Above: Unparallel UP Lace (left), La Sportiva Men's Otaki (middle), Scarpa Booster (right)

Low Asymmetrical

Low Asymmetrical lasts are a straight, neutral fit, which can be more comfortable for beginners, for all-day comfort, or for people whose specific foot shape doesn’t suit a highly asymmetrical shoe.   

Moderately Asymmetrical

Moderately Asymmetrical lasts are curved to focus power over the big toe and to the inside edge of the shoe.  These shoes are more performance-oriented for intermediate to advanced climbers, looking for a more technical fit and performance level.  

High or Very High Asymmetrical

High or Very High Asymmetrical lasts are very curved to concentrate power on the toes and inside edge of the shoe in performance-oriented shoes.  Not all foot shapes can accommodate a highly asymmetrical shoe.

Shoe Flexibility

Shoes come in a spectrum from soft to stiff. This is something you can test by bending the shoe and seeing how much they flex.  The shoe’s flexibility comes from the combination of midsole technology, outsole and randing, which helps provide tension in the shoe.  

Above (Left to Right): La Sportiva TC Pro, Unparallel UP Lace, La Sportiva Men's Otaki, Scarpa Booster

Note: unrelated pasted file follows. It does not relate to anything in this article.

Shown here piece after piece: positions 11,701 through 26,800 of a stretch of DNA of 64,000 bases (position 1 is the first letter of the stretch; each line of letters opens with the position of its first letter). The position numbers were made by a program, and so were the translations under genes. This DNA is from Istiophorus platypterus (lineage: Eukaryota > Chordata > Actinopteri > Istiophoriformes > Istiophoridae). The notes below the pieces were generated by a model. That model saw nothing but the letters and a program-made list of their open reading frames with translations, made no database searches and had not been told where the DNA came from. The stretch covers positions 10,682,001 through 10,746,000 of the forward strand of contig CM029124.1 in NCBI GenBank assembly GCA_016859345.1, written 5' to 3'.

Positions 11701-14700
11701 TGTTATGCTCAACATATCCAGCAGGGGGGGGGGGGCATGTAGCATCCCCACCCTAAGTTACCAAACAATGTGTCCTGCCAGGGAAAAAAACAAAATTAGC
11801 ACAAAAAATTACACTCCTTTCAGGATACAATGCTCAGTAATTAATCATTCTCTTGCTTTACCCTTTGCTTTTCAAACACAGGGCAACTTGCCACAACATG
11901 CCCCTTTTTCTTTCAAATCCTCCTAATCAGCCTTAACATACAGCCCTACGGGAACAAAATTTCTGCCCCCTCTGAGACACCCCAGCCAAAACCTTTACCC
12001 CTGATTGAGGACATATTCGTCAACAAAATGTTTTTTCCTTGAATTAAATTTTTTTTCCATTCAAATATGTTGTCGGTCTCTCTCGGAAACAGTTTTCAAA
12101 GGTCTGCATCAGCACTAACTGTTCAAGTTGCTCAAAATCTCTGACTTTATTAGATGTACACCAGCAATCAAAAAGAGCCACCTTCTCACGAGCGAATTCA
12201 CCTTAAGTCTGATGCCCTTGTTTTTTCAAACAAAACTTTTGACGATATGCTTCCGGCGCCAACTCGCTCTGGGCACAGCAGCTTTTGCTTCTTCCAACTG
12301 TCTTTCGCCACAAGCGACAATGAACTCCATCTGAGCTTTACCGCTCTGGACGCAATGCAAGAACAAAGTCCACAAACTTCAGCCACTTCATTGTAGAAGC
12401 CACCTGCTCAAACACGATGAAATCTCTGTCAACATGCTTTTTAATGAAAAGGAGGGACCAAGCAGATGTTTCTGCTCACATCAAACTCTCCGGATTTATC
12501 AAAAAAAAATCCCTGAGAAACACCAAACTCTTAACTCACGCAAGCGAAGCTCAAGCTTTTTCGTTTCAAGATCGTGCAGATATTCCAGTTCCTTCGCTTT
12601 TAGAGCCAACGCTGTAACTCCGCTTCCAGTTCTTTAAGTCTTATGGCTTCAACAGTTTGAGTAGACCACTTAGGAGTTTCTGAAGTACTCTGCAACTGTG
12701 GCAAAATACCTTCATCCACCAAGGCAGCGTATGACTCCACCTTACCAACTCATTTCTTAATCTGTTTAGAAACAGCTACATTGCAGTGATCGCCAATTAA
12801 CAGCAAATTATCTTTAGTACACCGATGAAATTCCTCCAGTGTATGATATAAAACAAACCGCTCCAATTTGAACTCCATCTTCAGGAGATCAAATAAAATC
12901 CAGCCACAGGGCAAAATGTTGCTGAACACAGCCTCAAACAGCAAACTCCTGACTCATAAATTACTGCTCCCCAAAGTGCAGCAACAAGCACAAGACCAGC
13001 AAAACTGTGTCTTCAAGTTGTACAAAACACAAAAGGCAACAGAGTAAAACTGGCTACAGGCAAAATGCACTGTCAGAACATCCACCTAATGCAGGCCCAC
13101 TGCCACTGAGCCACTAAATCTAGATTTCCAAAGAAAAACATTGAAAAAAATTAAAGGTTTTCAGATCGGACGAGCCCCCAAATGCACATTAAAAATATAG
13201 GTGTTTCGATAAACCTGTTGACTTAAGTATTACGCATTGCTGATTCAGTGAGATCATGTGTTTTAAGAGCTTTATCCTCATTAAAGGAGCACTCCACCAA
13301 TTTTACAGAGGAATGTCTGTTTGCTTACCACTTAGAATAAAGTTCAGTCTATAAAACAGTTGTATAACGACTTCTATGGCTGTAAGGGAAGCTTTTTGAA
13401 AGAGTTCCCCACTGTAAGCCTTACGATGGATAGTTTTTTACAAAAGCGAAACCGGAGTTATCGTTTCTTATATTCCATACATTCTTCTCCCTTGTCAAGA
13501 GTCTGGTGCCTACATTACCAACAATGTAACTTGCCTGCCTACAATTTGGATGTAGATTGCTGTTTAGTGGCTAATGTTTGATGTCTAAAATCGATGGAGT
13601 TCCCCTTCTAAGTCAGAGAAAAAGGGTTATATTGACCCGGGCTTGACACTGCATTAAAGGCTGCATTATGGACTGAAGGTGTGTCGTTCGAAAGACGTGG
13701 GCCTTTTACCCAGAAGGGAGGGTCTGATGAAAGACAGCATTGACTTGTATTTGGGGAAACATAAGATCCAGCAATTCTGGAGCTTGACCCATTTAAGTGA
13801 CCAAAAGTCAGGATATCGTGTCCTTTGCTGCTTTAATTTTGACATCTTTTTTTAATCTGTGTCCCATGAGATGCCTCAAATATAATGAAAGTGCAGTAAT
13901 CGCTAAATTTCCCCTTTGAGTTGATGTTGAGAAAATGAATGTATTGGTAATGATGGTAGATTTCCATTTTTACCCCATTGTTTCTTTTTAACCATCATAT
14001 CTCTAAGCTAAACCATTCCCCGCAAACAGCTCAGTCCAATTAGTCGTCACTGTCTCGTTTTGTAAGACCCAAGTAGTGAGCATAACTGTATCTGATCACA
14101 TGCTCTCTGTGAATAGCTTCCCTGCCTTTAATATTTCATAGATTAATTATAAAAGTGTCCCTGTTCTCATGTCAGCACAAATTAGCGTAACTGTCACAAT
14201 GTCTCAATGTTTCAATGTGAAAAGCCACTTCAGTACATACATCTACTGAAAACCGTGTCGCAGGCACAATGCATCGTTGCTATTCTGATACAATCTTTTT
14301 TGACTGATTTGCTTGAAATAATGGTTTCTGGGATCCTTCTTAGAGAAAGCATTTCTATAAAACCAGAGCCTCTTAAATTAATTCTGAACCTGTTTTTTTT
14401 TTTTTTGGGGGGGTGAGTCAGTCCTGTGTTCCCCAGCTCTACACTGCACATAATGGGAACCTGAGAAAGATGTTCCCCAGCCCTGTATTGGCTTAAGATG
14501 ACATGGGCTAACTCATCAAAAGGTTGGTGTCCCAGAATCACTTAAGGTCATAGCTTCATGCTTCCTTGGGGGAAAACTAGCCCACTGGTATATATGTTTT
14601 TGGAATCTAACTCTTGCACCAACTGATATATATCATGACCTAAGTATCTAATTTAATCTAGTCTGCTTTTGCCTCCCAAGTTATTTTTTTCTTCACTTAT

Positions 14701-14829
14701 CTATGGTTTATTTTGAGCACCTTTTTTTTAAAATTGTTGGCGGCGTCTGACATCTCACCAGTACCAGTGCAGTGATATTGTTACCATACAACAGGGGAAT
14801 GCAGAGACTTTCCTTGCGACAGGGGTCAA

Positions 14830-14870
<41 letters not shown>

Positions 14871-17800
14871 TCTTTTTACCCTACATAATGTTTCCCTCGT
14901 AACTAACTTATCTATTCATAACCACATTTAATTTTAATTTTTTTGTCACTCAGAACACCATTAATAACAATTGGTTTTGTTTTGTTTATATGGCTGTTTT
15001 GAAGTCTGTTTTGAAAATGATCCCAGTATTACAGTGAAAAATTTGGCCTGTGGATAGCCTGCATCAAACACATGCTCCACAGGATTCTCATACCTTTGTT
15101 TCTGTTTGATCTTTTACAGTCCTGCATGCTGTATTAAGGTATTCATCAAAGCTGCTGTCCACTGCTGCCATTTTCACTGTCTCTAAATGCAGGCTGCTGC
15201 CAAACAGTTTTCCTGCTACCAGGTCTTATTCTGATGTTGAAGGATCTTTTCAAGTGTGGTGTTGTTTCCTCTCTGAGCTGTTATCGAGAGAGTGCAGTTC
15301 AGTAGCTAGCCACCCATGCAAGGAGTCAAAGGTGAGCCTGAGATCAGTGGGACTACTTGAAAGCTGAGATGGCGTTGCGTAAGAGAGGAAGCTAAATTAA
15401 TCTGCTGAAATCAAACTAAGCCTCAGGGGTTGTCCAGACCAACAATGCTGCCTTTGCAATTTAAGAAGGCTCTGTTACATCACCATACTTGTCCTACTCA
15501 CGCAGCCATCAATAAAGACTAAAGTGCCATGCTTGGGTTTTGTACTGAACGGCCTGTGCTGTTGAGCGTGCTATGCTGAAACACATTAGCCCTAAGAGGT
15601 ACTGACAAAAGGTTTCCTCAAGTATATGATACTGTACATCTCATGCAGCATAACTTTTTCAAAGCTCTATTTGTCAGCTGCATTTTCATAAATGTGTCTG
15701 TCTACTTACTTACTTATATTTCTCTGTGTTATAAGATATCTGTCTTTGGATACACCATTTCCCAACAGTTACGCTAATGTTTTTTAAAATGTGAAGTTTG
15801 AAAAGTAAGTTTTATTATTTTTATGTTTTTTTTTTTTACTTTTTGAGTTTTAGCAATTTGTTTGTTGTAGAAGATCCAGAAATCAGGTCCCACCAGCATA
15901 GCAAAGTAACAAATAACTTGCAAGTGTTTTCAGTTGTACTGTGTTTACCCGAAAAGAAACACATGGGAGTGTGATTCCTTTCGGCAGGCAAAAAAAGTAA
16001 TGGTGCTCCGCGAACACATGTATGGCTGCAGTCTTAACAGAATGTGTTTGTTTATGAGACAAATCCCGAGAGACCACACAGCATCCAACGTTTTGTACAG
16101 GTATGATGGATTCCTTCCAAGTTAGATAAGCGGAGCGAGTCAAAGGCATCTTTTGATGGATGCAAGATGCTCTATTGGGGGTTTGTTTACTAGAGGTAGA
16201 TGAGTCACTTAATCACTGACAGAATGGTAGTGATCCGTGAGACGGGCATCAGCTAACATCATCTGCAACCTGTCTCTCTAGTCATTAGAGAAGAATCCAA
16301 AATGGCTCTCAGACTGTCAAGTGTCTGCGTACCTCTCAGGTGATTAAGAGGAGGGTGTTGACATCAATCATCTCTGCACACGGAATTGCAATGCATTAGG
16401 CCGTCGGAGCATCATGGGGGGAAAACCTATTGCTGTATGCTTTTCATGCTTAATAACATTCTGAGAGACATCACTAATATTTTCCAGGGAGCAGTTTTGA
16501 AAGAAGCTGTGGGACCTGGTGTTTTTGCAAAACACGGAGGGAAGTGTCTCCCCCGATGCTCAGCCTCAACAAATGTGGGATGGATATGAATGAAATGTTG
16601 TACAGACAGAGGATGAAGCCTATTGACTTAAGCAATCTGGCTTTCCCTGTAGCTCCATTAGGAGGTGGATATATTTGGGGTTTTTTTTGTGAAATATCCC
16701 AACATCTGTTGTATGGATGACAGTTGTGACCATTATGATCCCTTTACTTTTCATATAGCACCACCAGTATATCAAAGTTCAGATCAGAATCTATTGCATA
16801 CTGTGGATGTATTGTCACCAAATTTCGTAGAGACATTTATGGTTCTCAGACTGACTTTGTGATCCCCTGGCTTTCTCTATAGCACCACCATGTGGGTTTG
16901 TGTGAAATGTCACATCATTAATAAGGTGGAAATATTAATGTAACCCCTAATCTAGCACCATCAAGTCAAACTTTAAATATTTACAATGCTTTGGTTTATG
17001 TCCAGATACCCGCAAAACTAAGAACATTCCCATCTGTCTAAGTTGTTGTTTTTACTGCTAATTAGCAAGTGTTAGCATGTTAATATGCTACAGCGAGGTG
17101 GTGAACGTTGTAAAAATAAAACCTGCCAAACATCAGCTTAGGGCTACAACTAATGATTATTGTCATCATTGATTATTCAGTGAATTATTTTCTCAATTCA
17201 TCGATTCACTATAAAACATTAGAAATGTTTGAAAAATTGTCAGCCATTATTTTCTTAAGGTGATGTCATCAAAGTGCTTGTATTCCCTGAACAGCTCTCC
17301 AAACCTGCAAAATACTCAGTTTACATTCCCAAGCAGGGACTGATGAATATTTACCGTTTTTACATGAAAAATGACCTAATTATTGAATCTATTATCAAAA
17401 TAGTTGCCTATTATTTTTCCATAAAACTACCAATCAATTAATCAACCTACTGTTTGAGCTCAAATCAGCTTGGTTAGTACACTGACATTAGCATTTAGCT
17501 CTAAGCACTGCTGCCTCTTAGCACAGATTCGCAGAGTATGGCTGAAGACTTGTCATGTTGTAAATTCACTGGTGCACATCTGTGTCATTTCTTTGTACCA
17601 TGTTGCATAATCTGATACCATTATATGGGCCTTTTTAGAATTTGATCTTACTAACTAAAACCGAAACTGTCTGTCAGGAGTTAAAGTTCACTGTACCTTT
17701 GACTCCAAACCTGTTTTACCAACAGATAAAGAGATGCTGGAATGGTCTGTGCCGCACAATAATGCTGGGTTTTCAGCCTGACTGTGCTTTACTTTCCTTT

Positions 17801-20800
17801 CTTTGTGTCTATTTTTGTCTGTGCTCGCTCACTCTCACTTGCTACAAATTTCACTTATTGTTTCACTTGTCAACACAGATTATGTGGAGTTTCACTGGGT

Very Stiff

Very Stiff shoes provide the most support for the feet, critical for jamming or providing edging power.  They also provide comfort when crack climbing in wider cracks, where a softer shoe would be very painful.    


Stiff shoes provide more support for edging or jamming, but sacrifice sensitivity and stickiness.  Often these shoes are better for all-day climbing or crack climbing as your feet won’t get as tired or beat up while wearing them.  Stiff midsole shoes typically have a full rubber outsole to provide additional support.

Moderately Stiff

Moderately Stiff shoes balance edging power with sensitivity against the rock, making them a versatile choice for a variety of climbing styles and experience levels.  Moderately stiff shoes typically have a half rubber outsole at the front of the shoe providing support for edging power.    


Soft shoes are more suitable for experienced climbers who prefer sensitivity and feel against the rock on small footholds and smears.  A soft midsole allows the foot to manipulate the shoe in order to pull with the toe or heel on steep terrain.  They can usually stick better to big footholds on overhangs, but are more painful to jam and sacrifice edging power.  Soft shoes may use a half or split sole technology to still provide support to the foot.

Above: Tenaya Iati (left), Scarpa Women's Vapor Lace 2020 (right)

Rubber - Soft or Hard?